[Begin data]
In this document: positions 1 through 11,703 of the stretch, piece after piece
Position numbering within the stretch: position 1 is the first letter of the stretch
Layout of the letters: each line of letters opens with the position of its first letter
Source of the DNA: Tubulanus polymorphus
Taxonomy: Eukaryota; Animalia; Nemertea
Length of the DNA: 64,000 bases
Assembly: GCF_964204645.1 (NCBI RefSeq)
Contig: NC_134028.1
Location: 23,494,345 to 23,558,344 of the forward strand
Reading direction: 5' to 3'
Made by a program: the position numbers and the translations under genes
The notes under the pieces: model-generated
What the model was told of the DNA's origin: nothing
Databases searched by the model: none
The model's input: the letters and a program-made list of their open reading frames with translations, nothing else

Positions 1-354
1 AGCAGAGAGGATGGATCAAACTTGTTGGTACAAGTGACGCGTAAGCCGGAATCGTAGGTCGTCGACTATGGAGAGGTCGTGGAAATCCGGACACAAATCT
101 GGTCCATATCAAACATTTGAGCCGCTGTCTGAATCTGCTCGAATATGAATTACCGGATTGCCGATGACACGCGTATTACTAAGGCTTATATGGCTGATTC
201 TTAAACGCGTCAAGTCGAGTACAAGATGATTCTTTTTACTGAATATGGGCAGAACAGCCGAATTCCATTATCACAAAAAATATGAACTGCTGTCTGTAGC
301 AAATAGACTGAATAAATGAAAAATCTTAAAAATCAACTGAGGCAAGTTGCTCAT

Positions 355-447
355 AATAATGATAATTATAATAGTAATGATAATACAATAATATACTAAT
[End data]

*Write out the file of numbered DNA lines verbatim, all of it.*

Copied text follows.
In this document: positions 1 through 11,703 of the stretch, piece after piece
Position numbering within the stretch: position 1 is the first letter of the stretch
Layout of the letters: each line of letters opens with the position of its first letter
Source of the DNA: Tubulanus polymorphus
Taxonomy: Eukaryota; Animalia; Nemertea
Length of the DNA: 64,000 bases
Assembly: GCF_964204645.1 (NCBI RefSeq)
Contig: NC_134028.1
Location: 23,494,345 to 23,558,344 of the forward strand
Reading direction: 5' to 3'
Made by a program: the position numbers and the translations under genes
The notes under the pieces: model-generated
What the model was told of the DNA's origin: nothing
Databases searched by the model: none
The model's input: the letters and a program-made list of their open reading frames with translations, nothing else

Positions 1-354
1 AGCAGAGAGGATGGATCAAACTTGTTGGTACAAGTGACGCGTAAGCCGGAATCGTAGGTCGTCGACTATGGAGAGGTCGTGGAAATCCGGACACAAATCT
101 GGTCCATATCAAACATTTGAGCCGCTGTCTGAATCTGCTCGAATATGAATTACCGGATTGCCGATGACACGCGTATTACTAAGGCTTATATGGCTGATTC
201 TTAAACGCGTCAAGTCGAGTACAAGATGATTCTTTTTACTGAATATGGGCAGAACAGCCGAATTCCATTATCACAAAAAATATGAACTGCTGTCTGTAGC
301 AAATAGACTGAATAAATGAAAAATCTTAAAAATCAACTGAGGCAAGTTGCTCAT

Positions 355-447
355 AATAATGATAATTATAATAGTAATGATAATACAATAATATACTAAT